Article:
If you can't read them, there's clearly something wrong with the drive.  If you can, there may or may not be an issue.

Have you confirmed that the disks are readable in a different computer?  If so, then it's likely an issue with your drive and it probably should be replaced.  Drives are fairly inexpensive and may not take much effort to replace, depending on the computer.  As an alternative, you can buy an external USB DVD writer for under $25 from Amazon.
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Commented:
Hi Experts,

As most of you suggested I should first try to open it from another PC in order to determine the source.

Finally got access to another PC, and now I'm stuck with the following.

Cannot eject the MP3 from the Drive...

When right click on it it freezes and must kill the explorer, tried ejecting from DOS prompt and got the attached error after a while.

Restarted my PC and still not opening, how do I get out of this mess?!

Thanks,
Ben
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Commented:
Quite often there is a very small hole on the front of the optical drive.  If you push a firm wire in it (straightened paper clip is a common tool for this) it will push a lever forcing the drive door open.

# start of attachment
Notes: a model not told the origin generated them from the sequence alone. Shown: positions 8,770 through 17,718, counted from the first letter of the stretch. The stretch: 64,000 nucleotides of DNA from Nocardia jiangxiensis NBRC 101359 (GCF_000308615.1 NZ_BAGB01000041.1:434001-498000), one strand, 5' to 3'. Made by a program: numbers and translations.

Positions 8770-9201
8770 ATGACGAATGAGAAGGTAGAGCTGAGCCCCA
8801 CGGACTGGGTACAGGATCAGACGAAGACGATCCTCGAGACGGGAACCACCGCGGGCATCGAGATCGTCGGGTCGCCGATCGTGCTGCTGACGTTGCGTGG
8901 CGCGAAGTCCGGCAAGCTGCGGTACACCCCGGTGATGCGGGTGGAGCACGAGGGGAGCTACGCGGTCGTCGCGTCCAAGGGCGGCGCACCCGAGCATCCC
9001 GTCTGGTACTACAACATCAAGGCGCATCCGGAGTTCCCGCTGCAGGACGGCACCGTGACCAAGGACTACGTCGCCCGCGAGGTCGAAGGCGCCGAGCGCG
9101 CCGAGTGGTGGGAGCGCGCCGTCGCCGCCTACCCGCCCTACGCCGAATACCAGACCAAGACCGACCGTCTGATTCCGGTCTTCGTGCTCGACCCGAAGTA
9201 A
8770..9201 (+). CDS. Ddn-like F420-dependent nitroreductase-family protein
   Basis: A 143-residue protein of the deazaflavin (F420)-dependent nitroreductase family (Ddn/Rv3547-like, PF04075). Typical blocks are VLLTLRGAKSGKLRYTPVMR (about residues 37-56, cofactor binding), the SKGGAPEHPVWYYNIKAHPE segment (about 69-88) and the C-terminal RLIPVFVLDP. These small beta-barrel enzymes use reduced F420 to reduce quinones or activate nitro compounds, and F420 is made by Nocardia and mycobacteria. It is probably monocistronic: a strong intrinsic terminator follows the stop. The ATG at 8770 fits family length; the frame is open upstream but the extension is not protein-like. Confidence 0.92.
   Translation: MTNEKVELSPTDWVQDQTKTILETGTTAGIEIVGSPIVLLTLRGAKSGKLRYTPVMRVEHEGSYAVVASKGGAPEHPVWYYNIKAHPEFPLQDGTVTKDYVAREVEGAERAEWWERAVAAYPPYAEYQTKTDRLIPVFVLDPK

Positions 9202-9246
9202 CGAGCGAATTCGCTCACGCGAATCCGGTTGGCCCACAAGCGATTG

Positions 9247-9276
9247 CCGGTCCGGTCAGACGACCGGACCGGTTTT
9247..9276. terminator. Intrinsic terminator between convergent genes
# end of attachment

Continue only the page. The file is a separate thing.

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Also.. you mention the problem with "many of my MP3 disks".  Try one of the other disks in the other computer.
David FavorFractional CTO
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Distinguished Expert 2019
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As CompProbSolv, insert something into the manual eject hole.

Generally I use a stiff paperclip for this, to ensure the manual eject button can actually be depressed, as many of these switches require serious pressure to trigger, so paperclip or very stiff wire will be required.
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Commented:
Hi Experts,

As CompProbSolv, insert something into the manual eject hole.
I tried that with a paperclip and it worked!!..

Also.. you mention the problem with "many of my MP3 disks".  Try one of the other disks in the other computer.
The problem is that I'm not sure which one works, therefore wanted to test with the one I just saw it not working...

By now I conformed the problem is with my CD drive.

So I guess the best (and cheapest) way would be as being suggested above
As an alternative, you can buy an external USB DVD writer for under $25 from Amazon

How about one of these?

Thanks,
Ben
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Commented:
One of those should do the trick.  I'd lean toward one that supported USB 3, but not sure how critical that is with an optical drive.
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Commented:
Thank you Experts!
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Author

Commented:
Hi Experts,

See related question.

Thanks,
Ben